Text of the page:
Today's gospel details the transformation made possible by the risen Christ. Through his guidance, the apostles net a great number of fish after a catch-less night. They needed a spiritual nutrition of encounter and belief for them to declare their love for Christ and follow him with fidelity. After this incidence, Christ invites the apostles to share in his ongoing ministry and, at the same time, he asks Peter for his complete conversion, a radical change. He demands from him an unconditional capacity to love, a greater capacity than anybody else. This is the meaning of "look after my sheep". Peter, who is fortified not only by the gift of breakfast, but even more so by gift of encounter with the risen Christ, declares his total love for him, replacing his triple denial.

 

The experience of resurrected Christ transforms the way we are, enabling us to obey his ongoing invitation, "Follow me". We are strengthened by Jesus' risen Presence, by his invitation to follow him; by his own love for us that transforms our love into faithfulness and fruitfulness. Risen Life is a gift that is given to us by Christ, but we must also seek and grasp it. This faith in Christ has always suffered opposition. The apostles suffered similar opposition and persecution from the Jewish religious leaders. They were perceived as trouble-makers in the community. Should we wonder if even today Christians are considered so? In the past Christians gave trouble to anybody defending situations of injustice incompatible with the Gospel. True Christians have always resisted and will keep on resisting anybody wanting to perpetuate unbearable traditions offending the human dignity. They will never leave in peace those who make laws that trample on genuine rights of the person. Today, as Christians do we obey God or people?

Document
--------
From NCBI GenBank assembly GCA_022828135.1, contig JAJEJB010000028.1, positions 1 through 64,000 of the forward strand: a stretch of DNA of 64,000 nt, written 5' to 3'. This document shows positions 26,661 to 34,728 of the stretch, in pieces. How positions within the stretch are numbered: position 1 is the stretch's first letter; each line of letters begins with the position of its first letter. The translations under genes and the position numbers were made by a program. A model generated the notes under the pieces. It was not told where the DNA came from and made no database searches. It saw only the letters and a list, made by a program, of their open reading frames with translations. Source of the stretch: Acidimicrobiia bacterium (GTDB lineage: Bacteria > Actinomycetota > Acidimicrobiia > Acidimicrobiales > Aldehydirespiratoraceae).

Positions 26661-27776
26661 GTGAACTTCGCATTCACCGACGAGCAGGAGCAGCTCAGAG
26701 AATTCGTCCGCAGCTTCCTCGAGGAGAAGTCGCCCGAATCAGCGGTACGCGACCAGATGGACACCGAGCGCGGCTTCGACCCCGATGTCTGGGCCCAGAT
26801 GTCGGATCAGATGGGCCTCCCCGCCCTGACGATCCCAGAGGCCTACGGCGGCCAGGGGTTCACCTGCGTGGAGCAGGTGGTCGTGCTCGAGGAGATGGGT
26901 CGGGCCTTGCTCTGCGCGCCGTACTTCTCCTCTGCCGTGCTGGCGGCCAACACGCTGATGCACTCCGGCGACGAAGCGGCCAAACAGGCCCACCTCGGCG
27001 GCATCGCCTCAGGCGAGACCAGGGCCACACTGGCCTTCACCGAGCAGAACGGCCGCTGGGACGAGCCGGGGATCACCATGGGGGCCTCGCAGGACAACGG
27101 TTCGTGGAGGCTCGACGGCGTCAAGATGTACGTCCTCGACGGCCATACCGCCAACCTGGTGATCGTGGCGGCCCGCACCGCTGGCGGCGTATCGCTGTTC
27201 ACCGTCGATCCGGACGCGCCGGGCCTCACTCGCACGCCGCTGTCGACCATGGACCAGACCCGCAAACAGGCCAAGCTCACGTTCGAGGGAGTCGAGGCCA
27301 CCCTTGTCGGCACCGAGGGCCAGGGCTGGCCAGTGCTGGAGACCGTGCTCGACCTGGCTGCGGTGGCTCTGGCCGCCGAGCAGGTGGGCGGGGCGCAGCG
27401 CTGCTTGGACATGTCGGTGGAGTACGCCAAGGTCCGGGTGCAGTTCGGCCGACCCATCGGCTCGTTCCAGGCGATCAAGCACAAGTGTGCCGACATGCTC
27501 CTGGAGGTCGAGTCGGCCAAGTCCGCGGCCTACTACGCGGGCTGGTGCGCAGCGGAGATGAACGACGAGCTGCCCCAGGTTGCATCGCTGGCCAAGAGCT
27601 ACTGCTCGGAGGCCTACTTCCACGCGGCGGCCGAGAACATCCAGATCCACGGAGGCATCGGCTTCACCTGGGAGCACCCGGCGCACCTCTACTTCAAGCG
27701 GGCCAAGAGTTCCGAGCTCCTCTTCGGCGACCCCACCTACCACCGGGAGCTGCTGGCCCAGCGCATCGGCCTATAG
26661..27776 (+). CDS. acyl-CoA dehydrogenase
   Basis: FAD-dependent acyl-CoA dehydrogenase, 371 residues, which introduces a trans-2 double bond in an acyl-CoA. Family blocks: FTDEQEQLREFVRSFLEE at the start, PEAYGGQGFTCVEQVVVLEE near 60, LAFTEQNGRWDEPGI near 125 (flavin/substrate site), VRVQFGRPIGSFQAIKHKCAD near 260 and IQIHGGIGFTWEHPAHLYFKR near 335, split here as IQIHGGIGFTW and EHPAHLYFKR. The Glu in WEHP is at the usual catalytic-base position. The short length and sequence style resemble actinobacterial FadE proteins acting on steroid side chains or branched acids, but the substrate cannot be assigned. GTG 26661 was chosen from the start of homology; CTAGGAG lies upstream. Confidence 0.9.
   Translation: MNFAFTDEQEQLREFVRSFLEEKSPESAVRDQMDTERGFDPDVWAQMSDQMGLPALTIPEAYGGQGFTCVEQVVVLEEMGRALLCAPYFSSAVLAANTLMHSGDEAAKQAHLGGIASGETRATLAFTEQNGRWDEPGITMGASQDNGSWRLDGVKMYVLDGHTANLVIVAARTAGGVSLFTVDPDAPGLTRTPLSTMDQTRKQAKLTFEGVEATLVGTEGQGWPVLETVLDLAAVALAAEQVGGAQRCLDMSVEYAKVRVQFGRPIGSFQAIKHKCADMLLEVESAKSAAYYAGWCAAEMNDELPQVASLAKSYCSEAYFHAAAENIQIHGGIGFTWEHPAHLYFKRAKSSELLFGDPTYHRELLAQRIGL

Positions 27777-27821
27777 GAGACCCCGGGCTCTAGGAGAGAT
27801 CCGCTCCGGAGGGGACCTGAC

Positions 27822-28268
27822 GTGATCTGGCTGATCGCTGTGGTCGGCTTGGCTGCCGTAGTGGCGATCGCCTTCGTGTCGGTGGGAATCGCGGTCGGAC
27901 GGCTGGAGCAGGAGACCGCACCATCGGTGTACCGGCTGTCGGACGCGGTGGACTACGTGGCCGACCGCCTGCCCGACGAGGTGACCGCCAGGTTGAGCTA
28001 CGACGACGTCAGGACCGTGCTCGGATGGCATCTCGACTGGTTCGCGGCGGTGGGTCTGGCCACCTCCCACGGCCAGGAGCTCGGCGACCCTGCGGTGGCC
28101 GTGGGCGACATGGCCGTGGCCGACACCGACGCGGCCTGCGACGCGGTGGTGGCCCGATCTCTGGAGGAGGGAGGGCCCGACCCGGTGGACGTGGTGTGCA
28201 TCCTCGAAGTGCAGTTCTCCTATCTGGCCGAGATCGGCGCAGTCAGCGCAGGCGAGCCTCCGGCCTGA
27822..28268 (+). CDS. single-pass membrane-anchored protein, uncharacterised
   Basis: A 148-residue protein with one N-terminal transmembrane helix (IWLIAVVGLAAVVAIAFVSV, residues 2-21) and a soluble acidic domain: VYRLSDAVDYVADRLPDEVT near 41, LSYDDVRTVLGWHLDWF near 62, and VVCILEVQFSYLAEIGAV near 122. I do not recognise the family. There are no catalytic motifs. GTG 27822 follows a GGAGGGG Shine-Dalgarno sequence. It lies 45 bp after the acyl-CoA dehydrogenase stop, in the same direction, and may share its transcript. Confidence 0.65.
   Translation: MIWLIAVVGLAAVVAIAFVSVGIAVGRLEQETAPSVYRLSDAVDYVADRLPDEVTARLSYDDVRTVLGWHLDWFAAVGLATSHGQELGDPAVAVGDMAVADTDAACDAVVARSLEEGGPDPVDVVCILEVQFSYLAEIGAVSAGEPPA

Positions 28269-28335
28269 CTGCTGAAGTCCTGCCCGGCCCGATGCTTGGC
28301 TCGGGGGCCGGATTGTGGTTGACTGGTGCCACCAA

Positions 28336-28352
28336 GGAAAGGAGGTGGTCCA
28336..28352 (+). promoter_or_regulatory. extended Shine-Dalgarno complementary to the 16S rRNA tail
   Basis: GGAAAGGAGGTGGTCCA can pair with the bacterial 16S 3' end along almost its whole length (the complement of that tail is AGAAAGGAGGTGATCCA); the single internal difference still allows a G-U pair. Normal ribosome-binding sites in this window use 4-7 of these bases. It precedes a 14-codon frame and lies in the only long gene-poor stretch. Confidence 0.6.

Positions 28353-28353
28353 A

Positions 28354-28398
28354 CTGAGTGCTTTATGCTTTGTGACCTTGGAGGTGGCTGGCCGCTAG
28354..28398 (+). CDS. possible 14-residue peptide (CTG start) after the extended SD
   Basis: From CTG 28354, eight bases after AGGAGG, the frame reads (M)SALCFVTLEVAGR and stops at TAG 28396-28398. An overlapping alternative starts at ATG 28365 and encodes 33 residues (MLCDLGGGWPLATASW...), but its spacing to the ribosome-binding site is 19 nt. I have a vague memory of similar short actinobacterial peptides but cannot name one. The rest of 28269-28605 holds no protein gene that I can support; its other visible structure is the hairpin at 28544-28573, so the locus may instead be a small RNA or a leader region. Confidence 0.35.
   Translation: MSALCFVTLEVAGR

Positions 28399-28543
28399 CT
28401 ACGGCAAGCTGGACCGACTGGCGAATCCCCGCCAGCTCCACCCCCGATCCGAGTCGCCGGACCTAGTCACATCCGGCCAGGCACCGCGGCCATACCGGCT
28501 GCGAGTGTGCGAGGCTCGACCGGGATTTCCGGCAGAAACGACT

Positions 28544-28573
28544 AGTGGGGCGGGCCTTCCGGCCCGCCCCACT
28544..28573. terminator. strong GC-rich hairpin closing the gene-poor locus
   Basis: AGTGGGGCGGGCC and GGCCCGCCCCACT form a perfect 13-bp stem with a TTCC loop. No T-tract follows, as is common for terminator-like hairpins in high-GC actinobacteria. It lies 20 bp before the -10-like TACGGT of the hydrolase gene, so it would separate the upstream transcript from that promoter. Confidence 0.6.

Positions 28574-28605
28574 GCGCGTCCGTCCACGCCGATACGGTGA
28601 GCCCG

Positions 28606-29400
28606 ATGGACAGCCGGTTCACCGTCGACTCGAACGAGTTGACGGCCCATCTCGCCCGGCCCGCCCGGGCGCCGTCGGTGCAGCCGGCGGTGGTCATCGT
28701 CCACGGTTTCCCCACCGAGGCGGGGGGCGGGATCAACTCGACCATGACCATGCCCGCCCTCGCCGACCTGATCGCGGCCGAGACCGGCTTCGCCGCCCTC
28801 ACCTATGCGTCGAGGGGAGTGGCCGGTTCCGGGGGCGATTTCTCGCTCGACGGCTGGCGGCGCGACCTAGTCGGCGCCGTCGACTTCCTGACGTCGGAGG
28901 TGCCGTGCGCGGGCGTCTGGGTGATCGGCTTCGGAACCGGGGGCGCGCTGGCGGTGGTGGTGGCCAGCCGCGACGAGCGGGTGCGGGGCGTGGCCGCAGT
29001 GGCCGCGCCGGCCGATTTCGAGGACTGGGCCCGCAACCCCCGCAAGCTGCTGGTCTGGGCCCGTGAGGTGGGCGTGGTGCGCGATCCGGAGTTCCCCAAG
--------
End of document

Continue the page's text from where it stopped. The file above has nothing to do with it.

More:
We must open ourselves to be fortified by all the gifts given to us so that our follow-response is energetic, sustained, and fruitful. Sometimes we experience what the seven apostles experienced: they fished for the whole night and caught nothing! Why? For the very same reason that we also fail so often: they were not guided by the word of the risen Lord. Jesus gives us all the nourishment we need in order to meet the demands of daily discipleship. Accepting the nourishment that Jesus offers means that; by following him we ourselves become his risen Presence, those who lead others to him. Every day we must take care that our actions announce Jesus' gift of nourishment, and at the same time that they speak of his goodness and care. Leading others to Jesus doesn't mean doing big things; it means doing the little things well and so reflect the risen Life dwelling within us. No matter what our act of love is, it always means saying yes to Jesus and his risen Life.

 

Fr. Boniface Waema

Peace be with You!